been raised about the accuracy of intake estimates and birth defects diagnosed. It has been argued further that the limited number of excess cases used to identify a toxicity threshold of 4,500 μg/day of preformed vitamin A (or 3,000 μg from supplements) permits the study’s findings to be consistent with a larger threshold than other studies would suggest (Brent et al., 1996; Mastroiacovo et al., 1999; Watkins et al., 1996; Werler et al., 1996). Thus, while few dispute a causal association between excessive periconceptual vitamin A intake and risk of malformation, the threshold at which risk increases remains a matter of debate. However, in the context of the totality of data on vitamin A and birth defects, the data of Rothman and coworkers (1995) provide supportive evidence of a causal association. Case reports of malformations exist to support an increased risk of birth defects above a maternal intake of 7,800 μg/day of vitamin A (Bauernfeind, 1980; Bernhardt and Dorsey, 1974). Human case reports support a temporal association between maternal exposure to elevated vitamin A intakes and birth defects (Bernhardt and Dorsey, 1974; Von Lennep et al., 1985).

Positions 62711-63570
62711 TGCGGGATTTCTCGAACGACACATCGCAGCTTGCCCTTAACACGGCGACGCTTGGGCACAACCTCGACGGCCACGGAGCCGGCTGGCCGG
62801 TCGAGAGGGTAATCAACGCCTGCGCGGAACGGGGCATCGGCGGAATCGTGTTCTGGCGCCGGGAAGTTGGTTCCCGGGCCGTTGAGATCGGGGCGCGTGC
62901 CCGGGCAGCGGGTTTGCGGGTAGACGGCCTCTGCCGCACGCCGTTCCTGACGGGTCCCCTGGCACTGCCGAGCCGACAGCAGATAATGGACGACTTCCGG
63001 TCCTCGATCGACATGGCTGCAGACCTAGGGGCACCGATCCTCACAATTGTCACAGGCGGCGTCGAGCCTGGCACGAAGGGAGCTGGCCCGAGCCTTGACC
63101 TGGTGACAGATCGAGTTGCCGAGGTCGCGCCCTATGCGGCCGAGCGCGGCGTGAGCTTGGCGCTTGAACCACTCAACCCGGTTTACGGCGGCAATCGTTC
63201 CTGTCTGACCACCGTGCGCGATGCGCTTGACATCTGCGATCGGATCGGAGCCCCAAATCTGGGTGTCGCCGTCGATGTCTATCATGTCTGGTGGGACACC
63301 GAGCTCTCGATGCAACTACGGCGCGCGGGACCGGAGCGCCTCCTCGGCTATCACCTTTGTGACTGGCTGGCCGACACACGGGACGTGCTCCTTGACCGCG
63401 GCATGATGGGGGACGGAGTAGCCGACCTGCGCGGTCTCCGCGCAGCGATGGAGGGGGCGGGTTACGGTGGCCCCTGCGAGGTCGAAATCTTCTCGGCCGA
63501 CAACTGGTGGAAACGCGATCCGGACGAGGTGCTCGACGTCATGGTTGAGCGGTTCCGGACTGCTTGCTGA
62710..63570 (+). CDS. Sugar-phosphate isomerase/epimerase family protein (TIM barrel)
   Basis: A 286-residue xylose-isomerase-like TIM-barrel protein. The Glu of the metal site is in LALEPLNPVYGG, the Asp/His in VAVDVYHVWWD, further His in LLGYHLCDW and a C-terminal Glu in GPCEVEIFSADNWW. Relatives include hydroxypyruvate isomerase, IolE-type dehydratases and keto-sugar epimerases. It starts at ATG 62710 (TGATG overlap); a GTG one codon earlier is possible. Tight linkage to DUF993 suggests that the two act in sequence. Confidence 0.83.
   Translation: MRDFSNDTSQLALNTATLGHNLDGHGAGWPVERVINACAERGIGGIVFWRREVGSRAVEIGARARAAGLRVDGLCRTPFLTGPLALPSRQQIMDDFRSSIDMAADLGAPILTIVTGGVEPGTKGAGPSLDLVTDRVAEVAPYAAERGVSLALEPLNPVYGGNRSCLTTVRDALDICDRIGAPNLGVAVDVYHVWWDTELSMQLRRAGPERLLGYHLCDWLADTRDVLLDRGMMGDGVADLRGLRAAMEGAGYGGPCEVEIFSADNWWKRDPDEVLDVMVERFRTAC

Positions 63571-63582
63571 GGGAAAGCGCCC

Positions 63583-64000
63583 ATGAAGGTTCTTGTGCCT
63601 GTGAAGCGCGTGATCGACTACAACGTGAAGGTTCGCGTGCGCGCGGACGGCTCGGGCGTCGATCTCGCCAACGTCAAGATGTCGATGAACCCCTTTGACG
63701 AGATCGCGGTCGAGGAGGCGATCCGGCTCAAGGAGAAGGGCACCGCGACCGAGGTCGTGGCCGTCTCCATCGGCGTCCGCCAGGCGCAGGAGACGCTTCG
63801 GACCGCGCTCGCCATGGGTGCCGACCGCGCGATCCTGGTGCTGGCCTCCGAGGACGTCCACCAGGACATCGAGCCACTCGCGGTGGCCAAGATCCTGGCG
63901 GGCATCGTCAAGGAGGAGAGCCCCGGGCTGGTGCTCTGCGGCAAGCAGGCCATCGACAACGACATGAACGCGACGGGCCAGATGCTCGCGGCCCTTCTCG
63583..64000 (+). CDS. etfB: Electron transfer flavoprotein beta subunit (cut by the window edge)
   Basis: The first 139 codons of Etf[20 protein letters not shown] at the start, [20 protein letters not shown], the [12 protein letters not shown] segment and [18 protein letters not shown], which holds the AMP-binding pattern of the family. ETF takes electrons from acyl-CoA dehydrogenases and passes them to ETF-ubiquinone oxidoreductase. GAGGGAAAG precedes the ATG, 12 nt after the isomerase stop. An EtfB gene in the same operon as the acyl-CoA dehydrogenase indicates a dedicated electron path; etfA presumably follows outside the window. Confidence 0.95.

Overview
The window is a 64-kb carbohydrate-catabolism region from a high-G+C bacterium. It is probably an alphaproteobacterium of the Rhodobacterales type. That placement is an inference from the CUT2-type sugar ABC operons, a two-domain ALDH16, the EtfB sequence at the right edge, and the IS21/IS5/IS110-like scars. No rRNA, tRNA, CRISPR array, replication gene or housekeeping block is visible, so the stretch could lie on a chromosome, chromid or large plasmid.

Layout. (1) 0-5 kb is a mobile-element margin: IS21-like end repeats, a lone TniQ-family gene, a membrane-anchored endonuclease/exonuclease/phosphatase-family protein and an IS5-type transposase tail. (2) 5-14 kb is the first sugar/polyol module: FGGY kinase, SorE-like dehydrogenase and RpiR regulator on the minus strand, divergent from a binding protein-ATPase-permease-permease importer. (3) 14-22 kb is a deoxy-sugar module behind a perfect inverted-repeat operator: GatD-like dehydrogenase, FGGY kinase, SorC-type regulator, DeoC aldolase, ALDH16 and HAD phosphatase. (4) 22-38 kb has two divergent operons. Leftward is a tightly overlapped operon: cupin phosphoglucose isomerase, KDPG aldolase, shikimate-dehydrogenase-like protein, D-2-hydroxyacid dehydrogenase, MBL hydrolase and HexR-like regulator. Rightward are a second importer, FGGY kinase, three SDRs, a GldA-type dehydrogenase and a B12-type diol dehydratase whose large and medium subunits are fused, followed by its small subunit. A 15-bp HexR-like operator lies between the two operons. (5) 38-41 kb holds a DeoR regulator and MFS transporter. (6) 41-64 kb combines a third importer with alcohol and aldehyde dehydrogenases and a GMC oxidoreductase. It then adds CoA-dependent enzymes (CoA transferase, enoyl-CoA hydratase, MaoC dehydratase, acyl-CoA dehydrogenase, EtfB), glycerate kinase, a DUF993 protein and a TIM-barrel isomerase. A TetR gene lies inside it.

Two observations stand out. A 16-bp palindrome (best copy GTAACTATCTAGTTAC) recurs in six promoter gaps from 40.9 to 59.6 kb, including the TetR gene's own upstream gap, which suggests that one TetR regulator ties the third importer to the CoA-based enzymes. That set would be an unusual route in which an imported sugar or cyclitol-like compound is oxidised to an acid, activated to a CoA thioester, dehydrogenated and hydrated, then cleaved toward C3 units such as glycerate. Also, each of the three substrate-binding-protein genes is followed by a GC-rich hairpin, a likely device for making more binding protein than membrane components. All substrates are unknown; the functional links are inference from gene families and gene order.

Liver Abnormalities. There is a strong causal association shown by human and animal data between excess vitamin A intake and liver abnormalities because the liver is the main storage site and target organ for vitamin A toxicity. The wide spectrum of vitamin A-induced liver abnormalities ranges from reversibly elevated liver enzymes to widespread fibrosis, cirrhosis, and sometimes death. Table 4-9 shows consistency and specificity of the following effects in liver pathology: spontaneous green fluorescence of sinusoidal cells, perisinusoidal fibrosis, hyperplasia, and hypertrophy of Ito cells. Human data are potentially confounded by other factors related to liver damage such as alcohol intake, hepatitis A, B, and C, hepatotoxic medications, or preexisting liver disease. A thorough evaluation of the liver data is provided in the later section, “Dose-Response Assessment”.
Adverse Interactions. Alcohol intake has been shown to enhance the toxicity of vitamin A (Leo and Lieber, 1999). In particular, the hepatotoxicity of vitamin A may be potentiated by alcohol use. Therefore, alcohol drinkers may be distinctly susceptible to the adverse effects of vitamin A.
There are numerous case reports of infants (Table 4-10), toddlers, and children who have demonstrated toxic effects due to ex-